Court and Craft: A Masterpiece from Northern Iraq, until 18th May 2014, The Courtauld Gallery, Somerset House, Strand, London WC2
Bag, Mosul , northern Iraq , 1300-1330
Brass, inlaid with gold and silver
Height: 15.2 cm; width: 22 cm; depth: 13.5 cm
© The Courtauld Gallery, London
This exhibition is the first that the Courtauld Gallery has ever held devoted to Islamic Art. The raison d’être is the brass container, inlaid with silver and gold depicting scenes of court life. For many years it was not known what its intended use was but in this exhibition the idea of it being a shoulder bag or handbag is strongly put forward.
A lady walking with two pages, from the Diez Albums
Iran, possibly Tabriz , early 14th century
Ink on paper
Height: 9.5 cm; width: 14.4 cm
Staatsbibliothek zu Berlin – PK, Diez A fol. 72, S. 11
It is thought that it is a “superior” version of textile and leather bags depicted in illustrations of the period and later, such as shown here. Because of the inlaid metal decoration the bag is thought to have been made in Mosul in Northern Iraq where there were metal workshops producing similar metalwork. Indeed this exhibition allows us to compare the bag with other items produced at Mosul.
Bag: detail of lid showing court scene with a couple and their retinue
The inlay on the bag’s lid depicts a Court scene which is thought to represent the Il-Khanid Court. At the centre is a richly dressed couple surrounded by attendants and to the right of the woman is her page who wears her bag suspended across his chest.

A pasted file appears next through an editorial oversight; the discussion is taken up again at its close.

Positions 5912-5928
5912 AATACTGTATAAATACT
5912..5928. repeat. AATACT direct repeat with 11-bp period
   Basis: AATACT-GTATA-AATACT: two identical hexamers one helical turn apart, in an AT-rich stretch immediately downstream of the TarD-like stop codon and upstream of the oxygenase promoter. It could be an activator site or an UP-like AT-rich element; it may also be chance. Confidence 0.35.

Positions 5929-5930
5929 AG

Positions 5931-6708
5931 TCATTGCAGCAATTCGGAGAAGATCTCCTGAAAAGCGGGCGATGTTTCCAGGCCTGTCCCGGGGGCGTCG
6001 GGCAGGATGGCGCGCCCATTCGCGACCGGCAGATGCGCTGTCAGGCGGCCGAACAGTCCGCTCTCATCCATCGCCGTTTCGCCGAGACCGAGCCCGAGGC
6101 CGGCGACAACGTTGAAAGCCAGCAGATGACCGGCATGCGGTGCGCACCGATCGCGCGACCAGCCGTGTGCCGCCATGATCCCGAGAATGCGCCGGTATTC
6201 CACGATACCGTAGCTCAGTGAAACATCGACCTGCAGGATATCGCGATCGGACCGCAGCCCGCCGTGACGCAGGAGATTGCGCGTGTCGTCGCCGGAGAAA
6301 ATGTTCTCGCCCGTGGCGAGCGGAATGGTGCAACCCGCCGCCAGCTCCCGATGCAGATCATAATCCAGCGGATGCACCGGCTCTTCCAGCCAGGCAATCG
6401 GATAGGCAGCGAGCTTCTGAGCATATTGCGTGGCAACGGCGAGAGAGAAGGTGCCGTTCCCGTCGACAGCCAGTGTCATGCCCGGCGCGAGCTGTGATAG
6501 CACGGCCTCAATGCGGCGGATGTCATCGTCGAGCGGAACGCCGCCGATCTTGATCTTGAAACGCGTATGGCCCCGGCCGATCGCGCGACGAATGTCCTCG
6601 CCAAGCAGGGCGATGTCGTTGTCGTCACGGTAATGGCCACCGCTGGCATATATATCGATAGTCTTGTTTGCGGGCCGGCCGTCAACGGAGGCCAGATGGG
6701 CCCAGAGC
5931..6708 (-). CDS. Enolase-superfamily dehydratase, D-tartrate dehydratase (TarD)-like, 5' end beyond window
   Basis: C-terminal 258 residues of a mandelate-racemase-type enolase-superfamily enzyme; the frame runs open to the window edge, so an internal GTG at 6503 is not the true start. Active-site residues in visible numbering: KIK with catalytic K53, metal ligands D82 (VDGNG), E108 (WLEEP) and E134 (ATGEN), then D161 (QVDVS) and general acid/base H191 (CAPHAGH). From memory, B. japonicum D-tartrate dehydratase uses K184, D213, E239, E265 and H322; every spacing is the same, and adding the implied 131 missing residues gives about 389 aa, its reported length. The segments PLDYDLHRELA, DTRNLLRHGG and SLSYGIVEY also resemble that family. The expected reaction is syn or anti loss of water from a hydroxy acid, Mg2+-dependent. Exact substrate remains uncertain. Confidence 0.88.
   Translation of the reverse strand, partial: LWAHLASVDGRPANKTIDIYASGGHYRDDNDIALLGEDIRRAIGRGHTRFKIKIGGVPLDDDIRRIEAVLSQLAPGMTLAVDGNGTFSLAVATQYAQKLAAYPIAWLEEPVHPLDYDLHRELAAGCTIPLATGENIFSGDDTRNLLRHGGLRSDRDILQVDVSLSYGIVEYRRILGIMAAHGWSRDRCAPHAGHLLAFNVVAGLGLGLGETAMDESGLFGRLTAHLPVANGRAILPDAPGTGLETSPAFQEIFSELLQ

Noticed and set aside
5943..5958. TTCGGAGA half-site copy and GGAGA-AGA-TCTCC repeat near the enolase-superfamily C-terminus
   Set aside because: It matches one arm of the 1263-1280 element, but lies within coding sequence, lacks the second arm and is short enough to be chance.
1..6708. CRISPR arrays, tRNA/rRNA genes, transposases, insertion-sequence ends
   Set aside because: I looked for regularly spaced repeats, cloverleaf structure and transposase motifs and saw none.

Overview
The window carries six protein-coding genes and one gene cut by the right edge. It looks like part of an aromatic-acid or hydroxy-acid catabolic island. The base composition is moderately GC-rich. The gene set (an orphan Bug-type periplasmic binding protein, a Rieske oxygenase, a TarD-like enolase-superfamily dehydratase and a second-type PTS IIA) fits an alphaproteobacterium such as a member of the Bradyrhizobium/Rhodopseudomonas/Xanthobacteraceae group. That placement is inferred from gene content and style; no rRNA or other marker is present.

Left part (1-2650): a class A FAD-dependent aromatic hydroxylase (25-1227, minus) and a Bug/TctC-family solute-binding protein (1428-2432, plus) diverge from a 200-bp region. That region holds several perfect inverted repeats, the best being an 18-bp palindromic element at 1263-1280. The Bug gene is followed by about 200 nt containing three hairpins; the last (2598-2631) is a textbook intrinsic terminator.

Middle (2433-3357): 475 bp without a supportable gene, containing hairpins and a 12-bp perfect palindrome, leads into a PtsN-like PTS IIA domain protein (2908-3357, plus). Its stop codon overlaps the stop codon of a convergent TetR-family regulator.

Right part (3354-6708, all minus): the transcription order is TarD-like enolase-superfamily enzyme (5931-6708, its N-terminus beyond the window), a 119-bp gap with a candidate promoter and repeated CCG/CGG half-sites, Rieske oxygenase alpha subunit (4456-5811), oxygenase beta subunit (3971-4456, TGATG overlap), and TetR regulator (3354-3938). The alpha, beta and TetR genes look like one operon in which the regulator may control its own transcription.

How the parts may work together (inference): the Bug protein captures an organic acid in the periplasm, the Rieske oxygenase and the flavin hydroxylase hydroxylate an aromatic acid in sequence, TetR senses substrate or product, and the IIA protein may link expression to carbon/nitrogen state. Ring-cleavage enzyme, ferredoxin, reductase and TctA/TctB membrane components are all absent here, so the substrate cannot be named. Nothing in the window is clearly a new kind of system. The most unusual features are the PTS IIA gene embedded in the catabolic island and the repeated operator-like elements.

Nearby, to help set the scene in context, there is a group of objects similar to those depicted on the lid and these are a wide-ranging mixture which gives us a very good idea of the trading and cultural practices of this Court.
Humay and Humayun in the garden, from the Khamsa of Kwaju Kirmani
Baghdad , dated Jumada I 798 (March 1396)
Height: 32 cm; width: 24 cm (closed)
© The British Library Board, BL Add.18113, f.40v
I found this a really fascinating exhibition which sets the whole story in its time and culture. And as a Twenty-first century rider to this I was recently at an exhibition opening and during the event an obviously important Middle Eastern couple arrived and with them was an aide carrying the wife’s large handbag.